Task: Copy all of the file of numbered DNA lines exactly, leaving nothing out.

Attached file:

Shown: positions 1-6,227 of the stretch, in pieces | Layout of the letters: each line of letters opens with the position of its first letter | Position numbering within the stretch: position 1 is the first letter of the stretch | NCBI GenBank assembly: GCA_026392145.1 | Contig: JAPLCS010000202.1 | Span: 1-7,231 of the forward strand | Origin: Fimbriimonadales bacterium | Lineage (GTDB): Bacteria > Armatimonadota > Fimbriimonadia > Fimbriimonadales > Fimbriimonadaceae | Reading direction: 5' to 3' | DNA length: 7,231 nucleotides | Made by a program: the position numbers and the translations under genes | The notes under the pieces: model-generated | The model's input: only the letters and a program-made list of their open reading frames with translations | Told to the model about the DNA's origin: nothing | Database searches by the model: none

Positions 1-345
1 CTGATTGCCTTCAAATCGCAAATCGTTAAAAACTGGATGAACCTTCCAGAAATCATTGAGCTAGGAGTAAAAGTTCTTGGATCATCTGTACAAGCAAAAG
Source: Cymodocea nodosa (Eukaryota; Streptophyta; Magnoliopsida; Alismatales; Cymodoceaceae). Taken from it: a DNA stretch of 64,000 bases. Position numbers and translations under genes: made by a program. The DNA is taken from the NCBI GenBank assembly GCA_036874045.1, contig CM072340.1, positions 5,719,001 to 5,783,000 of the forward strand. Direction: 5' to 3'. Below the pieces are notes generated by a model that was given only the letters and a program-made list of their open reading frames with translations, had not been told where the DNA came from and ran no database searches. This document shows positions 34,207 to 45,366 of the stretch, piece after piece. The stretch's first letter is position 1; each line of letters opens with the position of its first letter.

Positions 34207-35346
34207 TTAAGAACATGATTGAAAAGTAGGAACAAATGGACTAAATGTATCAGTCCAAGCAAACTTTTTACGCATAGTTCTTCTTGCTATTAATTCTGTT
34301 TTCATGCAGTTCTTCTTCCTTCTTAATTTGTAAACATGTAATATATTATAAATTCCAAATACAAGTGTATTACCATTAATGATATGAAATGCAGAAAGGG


Shown: positions 1-6,227 of the stretch, in pieces | Layout of the letters: each line of letters opens with the position of its first letter | Position numbering within the stretch: position 1 is the first letter of the stretch | NCBI GenBank assembly: GCA_026392145.1 | Contig: JAPLCS010000202.1 | Span: 1-7,231 of the forward strand | Origin: Fimbriimonadales bacterium | Lineage (GTDB): Bacteria > Armatimonadota > Fimbriimonadia > Fimbriimonadales > Fimbriimonadaceae | Reading direction: 5' to 3' | DNA length: 7,231 nucleotides | Made by a program: the position numbers and the translations under genes | The notes under the pieces: model-generated | The model's input: only the letters and a program-made list of their open reading frames with translations | Told to the model about the DNA's origin: nothing | Database searches by the model: none

Positions 1-345
1 CTGATTGCCTTCAAATCGCAAATCGTTAAAAACTGGATGAACCTTCCAGAAATCATTGAGCTAGGAGTAAAAGTTCTTGGATCATCTGTACAAGCAAAAG
Source: Cymodocea nodosa (Eukaryota; Streptophyta; Magnoliopsida; Alismatales; Cymodoceaceae). Taken from it: a DNA stretch of 64,000 bases. Position numbers and translations under genes: made by a program. The DNA is taken from the NCBI GenBank assembly GCA_036874045.1, contig CM072340.1, positions 5,719,001 to 5,783,000 of the forward strand. Direction: 5' to 3'. Below the pieces are notes generated by a model that was given only the letters and a program-made list of their open reading frames with translations, had not been told where the DNA came from and ran no database searches. This document shows positions 34,207 to 45,366 of the stretch, piece after piece. The stretch's first letter is position 1; each line of letters opens with the position of its first letter.

Positions 34207-35346
34207 TTAAGAACATGATTGAAAAGTAGGAACAAATGGACTAAATGTATCAGTCCAAGCAAACTTTTTACGCATAGTTCTTCTTGCTATTAATTCTGTT
34301 TTCATGCAGTTCTTCTTCCTTCTTAATTTGTAAACATGTAATATATTATAAATTCCAAATACAAGTGTATTACCATTAATGATATGAAATGCAGAAAGGG